Throughout the year, Dustin continued to offer always interesting, enlightening deep dives into Europe’s big teams with a continued focus primarily on the Bundesliga. With a keen sense of humour and an entirely incomparable analytical style, he remains a huge asset to the site.
Defensive analysis is tough. That hasn’t changed. Yet here Dustin skilfully picked apart and identified the aspects that allowed the 2015-16 iteration of Diego Simeone’s side to become such defensive monsters and compete at the top table.
Back in April, Dustin took a look at Liverpool and concluded that a lot of what Jurgen Klopp had installed in the side meant that they were well set to contend in the near future. That looks pretty prescient now, and readers were happy to believe too as this was the most read article of the year.
With a neat zoning of the pitch, Dustin analysed passing rates in the Bundesliga to understand how team’s varied in their style of build up. As ever, this post was chock full of otherwise unidentified aspects of play.
3. Mohammed Mohammed
Player analysis and team analysis, from the Premier League to his favourite Ligue 1, Moe continued to provide frequent looks at areas that others neglected and provided a great service in rounding out coverage outside the norm.
Back in March, Ousmane Dembele was just a kid with 1000 minutes in Ligue 1, but there was enough in his numbers to suggest he had superb potential. Nine months on and he’s starring for Dortmund whilst till just 18. Moe ran the rule over the prodigiously talented Frenchman well before his name was well known.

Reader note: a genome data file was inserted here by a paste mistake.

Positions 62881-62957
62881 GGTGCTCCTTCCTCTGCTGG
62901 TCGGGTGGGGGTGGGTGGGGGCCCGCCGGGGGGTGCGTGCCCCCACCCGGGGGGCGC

In the summer, Alexandre Lacazette looked primed for a move and Moe offered a complete analysis of his play incorporating video, charts and more. Lacazette remained at Lyon and has continued to score at a fantastic rate, but the summer rumour mill helped this article become the second most read of the year.
Section Two, other contributors:
The diversity of contributors has always been a strength of StatsBomb, and we’re proud to have published work sourced from people all around the world. The door remains open for everyone listed here to provide further work, but sometimes life and other opportunities get in the way, and we’ve often found our writers graduate to work in football or the media. Nevertheless, here’s a further list of quality contributions:
1. Colin Trainor
Another returnee to the site, Colin looked at the impact player aging had on various metrics. He’s yet to follow up the piece–and at this stage seems unlikely to–so this article is best appreciated as an isolated but welcome coda to his huge contribution to the site over the years.
2. Marek Kwiatkowski